Type 2 Diabetes

The symptoms of type 2 diabetes can be so mild you don't notice them. In fact, about 8 million people who have it don't know it.

These are some of the more common symptoms of advanced Diabetes Type 2

  • Being very thirsty
  • Peeing a lot
  • Blurry vision
  • Being irritable
  • Tingling or numbness in your hands or feet
  • Feeling worn out
  • Wounds that don't heal
  • Yeast infections that keep coming back

These are some of the more common Risk Factors Prediabetes

  • Heart and blood vessel disease
  • High blood pressure, even if it's treated and under control
  • Low HDL ("good") cholesterol
  • High triglycerides
  • Being overweight or obese
  • Having a baby that weighed more than 9 pounds
  • Having gestational diabetes while you were pregnant
  • Polycystic ovary syndrome (PCOS)
  • Acanthosis nigricans, a skin condition with dark rashes around your neck or armpits
  • Depression
  • Getting little or no exercise
  • Smoking
  • Stress
  • Sleeping too little or too much

Over time, high blood sugar can damage and cause problems with our:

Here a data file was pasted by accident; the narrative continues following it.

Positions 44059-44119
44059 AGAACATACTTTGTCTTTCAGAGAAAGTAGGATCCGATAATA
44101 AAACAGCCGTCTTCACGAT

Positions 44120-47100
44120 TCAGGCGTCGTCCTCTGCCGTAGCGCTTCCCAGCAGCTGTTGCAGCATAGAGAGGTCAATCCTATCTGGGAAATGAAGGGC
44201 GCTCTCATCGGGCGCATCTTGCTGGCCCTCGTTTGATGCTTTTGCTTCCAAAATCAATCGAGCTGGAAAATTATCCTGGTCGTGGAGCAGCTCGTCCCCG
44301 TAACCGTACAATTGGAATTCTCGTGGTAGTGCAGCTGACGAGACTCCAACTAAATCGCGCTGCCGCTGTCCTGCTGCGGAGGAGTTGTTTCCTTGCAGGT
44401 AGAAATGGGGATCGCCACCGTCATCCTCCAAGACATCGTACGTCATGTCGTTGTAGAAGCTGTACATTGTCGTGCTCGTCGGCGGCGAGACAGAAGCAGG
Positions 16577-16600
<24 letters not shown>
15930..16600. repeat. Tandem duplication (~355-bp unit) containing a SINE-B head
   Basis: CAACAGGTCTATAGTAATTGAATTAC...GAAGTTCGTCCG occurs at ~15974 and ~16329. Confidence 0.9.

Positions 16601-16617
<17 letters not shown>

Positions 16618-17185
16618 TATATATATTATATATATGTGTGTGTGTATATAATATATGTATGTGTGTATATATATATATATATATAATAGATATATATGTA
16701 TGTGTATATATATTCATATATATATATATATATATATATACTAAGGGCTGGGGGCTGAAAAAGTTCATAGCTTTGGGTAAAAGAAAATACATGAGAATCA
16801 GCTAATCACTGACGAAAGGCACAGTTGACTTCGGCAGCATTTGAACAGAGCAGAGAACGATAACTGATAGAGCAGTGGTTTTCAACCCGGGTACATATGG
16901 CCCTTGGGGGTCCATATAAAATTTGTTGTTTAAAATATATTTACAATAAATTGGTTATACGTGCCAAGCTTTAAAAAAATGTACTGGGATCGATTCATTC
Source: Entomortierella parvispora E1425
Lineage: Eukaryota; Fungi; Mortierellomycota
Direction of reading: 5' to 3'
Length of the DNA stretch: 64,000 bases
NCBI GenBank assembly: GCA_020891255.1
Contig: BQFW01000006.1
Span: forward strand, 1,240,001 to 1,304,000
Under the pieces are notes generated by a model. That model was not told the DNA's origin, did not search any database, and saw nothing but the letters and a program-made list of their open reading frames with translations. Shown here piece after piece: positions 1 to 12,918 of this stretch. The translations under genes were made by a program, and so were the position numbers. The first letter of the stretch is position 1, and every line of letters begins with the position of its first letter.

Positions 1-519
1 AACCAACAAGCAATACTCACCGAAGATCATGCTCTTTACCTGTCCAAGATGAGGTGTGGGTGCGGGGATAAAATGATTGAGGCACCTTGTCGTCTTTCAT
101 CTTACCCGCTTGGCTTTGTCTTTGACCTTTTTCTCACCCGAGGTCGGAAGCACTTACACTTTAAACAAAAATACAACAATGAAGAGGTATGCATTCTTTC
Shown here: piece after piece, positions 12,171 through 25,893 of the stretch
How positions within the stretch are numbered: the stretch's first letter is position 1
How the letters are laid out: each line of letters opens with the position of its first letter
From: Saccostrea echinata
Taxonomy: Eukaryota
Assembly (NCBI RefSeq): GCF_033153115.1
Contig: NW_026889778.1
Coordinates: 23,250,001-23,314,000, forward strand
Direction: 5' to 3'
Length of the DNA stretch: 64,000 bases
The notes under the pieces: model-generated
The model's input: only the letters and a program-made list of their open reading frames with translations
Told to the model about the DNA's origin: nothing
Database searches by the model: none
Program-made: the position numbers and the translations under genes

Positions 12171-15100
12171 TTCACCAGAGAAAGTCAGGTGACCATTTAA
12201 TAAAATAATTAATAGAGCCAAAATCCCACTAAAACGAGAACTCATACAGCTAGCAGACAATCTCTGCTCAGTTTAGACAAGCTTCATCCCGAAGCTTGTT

• Heart and blood vessels
  • Kidneys
  • Eyes
  • Nerves, which can lead to trouble with digestion, the feeling in the feet, and our sexual response
  • Wound healing
  • Pregnancy

Metabolic syndrome:

People with insulin resistance often have a group of conditions including high blood glucose, extra fat around the waist, high blood pressure, and high cholesterol and triglycerides.

The Most Common Lab Tests Used To Monitor Diabetes Type 2:

Hemoglobin A1C: Used as an indicator or long term or repeated elevations in blood glucose

Fasting blood glucose: This is a measure of blood sugar while in a state of fasting. If blood glucose is still elevated in the fasting state, this provides important information about Diabetes Type 2 or Pre-Diabetes Type 2.

Oral glucose tolerance test (OGTT): This checks blood glucose before, and 2 hours after, a glucose based drink is consumed. It is used to gather information about how the body handles an influx of sugar.

This is an excerpt from the Canadian Pharmacists Association Compendium of Therapeutic Choices-7 Text;

“In patients with an HbA1C less than 8.5% it is acceptable to initiate non pharmacological therapy alone (e.g. diet and exercise). However medications must be initiated without delay if glycemic targets are not met within 2-3 months. Much more can be done at this point because the insulin resistance isn’t quite bad enough yet.

Insulin Resistance Can Contribute To:
Pain (muscle tension)
Joint capsule infiltration (leading to arthritis over time) Depleted Energy
Depleted Mental clarity
Foot and leg Venous Insufficiency
Nerve damage
Joint inflexibility

There are many ways to help prevent and manage Diabetes Type 2 or Pre- Diabetes. This is where Naturopathic Doctors shine. Book an appointment with one of our NDs to develop an approach that works best for you.

-Dr. Angela, ND